Keeping Journalists Out

Homeland Security saved from insidious European tech reporters

On the weekend of May 10 and 11, six French television journalists visiting Los Angeles to cover the massive E3 video-game expo were stopped for questioning by LAX border guards, barred from entering the country, and sent back to Europe. "These journalists were treated like criminals—subjected to several body searches, handcuffed, locked up and fingerprinted," Reporters Without Borders Secretary-General Robert Ménard complained in a letter to the American ambassador to France.

Their offense? Trying to enter the U.S. the same way European journalists have been coming for the last 17 years: on the Visa Waiver program, which allows the citizens of 27 friendly countries (from Andorra to Switzerland) to visit the States up to 90 days without a visa, as long as the trip is for "business or pleasure." Journalism, according to American consular writ, does not qualify as either.

Those loose cannons who commit unauthorized acts of reporting "have defrauded the government," said Chris Bentley, spokesman for the Bureau of Citizenship and Immigration Services (BCIS). To be in compliance, foreign hacks need a special "I-visa," which costs $100 to apply for, and requires a "comprehensive letter from the journalist's employer on the employer's letterhead identifying the journalist and describing in detail the nature and function of the journalist's position." Not exactly tailor-made for scrappy freelancers or globe-trotting ambulance-chasers.

This regulation and a host of others like it were in place long before Congressional fries were liberated from the Vichy regime; what's new is the enforcement. Since late last fall, when the Department of Homeland Security installed a comprehensive immigration database (the jauntily named Consular Lookout and Support System, or CLASS), yesterday's minor visa transgression is today's "no-entry" stamp.

"I've heard about people being sent back to Germany if they overstayed one day on a previous visit," said Michael Wolff, public affairs officer of the German Consulate in L.A. "This is not surprising to me."

Will journalists' records be scoured for possible reporting infractions during business/pleasure visits? It remains to be seen, but in the era of Google and Lexis-Nexis, it's easier than ever to track down a reporter's output. And, post-Sept. 11, U.S. immigration authorities appear less and less tolerant of loophole-seekers

"If some of [the reporters] are savvy, and have effectively defrauded the government by saying they're just coming for tourist purposes or just general business, they might want to be wary," warned Kelly Shannon, spokeswoman for the State Department's Bureau of Consular Affairs.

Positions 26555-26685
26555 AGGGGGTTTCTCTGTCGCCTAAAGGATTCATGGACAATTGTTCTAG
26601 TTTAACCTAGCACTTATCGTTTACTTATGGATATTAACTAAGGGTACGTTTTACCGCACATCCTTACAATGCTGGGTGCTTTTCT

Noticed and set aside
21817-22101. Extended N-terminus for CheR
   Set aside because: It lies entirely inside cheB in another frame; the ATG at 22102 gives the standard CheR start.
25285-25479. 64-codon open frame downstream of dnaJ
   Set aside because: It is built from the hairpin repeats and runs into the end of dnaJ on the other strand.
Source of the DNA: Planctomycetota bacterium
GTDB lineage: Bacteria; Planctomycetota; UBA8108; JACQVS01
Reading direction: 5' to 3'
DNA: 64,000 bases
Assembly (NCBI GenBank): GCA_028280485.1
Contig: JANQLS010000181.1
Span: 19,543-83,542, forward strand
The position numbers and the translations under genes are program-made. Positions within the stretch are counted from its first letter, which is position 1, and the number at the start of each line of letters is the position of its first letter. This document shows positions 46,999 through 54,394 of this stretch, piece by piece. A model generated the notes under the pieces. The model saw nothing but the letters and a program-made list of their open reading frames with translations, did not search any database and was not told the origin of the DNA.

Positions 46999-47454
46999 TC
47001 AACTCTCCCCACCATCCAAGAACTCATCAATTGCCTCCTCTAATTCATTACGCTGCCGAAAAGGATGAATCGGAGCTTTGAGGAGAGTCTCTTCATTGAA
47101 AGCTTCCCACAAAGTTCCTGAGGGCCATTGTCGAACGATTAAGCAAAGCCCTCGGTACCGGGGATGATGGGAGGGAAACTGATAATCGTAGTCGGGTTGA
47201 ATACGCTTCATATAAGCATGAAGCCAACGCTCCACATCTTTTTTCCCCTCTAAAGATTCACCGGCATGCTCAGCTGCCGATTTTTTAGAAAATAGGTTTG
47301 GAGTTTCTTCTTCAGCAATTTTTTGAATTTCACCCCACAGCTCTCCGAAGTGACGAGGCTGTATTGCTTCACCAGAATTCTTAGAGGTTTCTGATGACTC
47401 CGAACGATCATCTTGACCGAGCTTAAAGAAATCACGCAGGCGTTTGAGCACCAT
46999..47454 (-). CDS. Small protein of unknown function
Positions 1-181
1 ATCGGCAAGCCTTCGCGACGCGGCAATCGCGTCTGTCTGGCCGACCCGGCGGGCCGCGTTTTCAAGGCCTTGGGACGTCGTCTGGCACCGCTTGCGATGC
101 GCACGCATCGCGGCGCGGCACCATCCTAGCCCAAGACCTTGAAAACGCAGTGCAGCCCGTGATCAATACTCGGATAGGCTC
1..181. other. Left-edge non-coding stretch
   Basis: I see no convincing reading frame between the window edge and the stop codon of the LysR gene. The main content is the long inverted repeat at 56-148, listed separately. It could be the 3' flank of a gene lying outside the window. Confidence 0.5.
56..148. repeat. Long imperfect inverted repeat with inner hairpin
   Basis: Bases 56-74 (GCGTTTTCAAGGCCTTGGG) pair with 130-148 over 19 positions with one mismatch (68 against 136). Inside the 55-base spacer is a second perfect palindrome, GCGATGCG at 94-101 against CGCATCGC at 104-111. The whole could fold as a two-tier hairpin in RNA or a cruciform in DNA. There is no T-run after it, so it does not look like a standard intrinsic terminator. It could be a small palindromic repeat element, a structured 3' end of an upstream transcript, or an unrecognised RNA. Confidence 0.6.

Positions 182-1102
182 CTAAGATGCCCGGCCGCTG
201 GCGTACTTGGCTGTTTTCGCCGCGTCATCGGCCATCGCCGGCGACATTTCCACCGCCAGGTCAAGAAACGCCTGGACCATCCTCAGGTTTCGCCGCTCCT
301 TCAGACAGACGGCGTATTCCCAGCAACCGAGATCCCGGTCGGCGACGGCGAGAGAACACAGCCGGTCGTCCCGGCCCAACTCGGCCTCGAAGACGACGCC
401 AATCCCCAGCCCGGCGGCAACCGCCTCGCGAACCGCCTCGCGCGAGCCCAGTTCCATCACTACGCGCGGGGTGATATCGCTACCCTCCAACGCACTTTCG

There is a potential downside to this approach: reciprocity. Consular relations, like trade policy and arms races, are notoriously tit-for-tat. Scores of countries may have specific visa policies covering journalists, but open democracies rarely enforce them (the only other country I've seen approach America's new enthusiasm was Cuba). If the rest of the world were to suddenly create CLASS databases of their own, I'd be banned from most of Central Europe.

Joel Brand, a former correspondent for Newsweek and Channel One who has reported from most of the world's hellholes, said he was only really pressed for a journalist visa by Yugoslavia, Russia, Indonesia, post-apartheid South Africa, Kenya and Pakistan. Not exactly the Open Society Club. He also "defrauded" several governments in order to do his job.

"Honestly, I faked such letters on a number of occasions when I needed such a visa or other accreditation," he told me. "I also lied numerous times, pretending to be a businessman or a tourist to gain entry into a country that had onerous media visa requirements. It's just a part of the job, dealing with corrupt and onerous governments that want to hinder or keep tabs on the foreign press."

Enforcing the regulation also puts Homeland Security Officials in the curious position of deciding who is and is not a "journalist." Does writing personal travel stories on a website count, if your audience occasionally leaves you tips? What if L.A. breaks out into another riot during your trip, and the newswires are desperate for eyewitness testimony?

Alas, these nuances are not explored by the State Department and BCIS on their exhaustive lists of people ineligible for the Visa Waiver program. In fact, the word "journalist" does not appear on either document, and even Homeland Security's I-Visa page makes it look like the journalism accreditation is more desirable than obligatory.

This has created confusion. Ménard, according to the Reporters Without Borders press release, "suggested that it should be clarified whether or not journalists travelling to the United States need a specific press visa." Shannon says the policy is clear. "We've always needed a letter that verifies employment and status," she said. "If one is going to be acting in a capacity as a correspondent for a foreign news agency, they do need an I-Visa."

The Department of Homeland Security, which took over management of the country's ports of entry from the mercy-killed Immigration and Naturalization Service on March 1, has the power to send back Visa Waiver tourists at its own discretion, because visitors waive their right to appeal by arriving without a visa. Even travelers with all the right paperwork are not guaranteed entry past the border guards, immigration officials stress.

"Even if... someone has a visa that says they are legitimately engaged in journalism when they come to the United States, the Department of Homeland Security Officer has incredible latitude when deciding whether or not to admit that person," said State Department Spokesman Lou Fintor.

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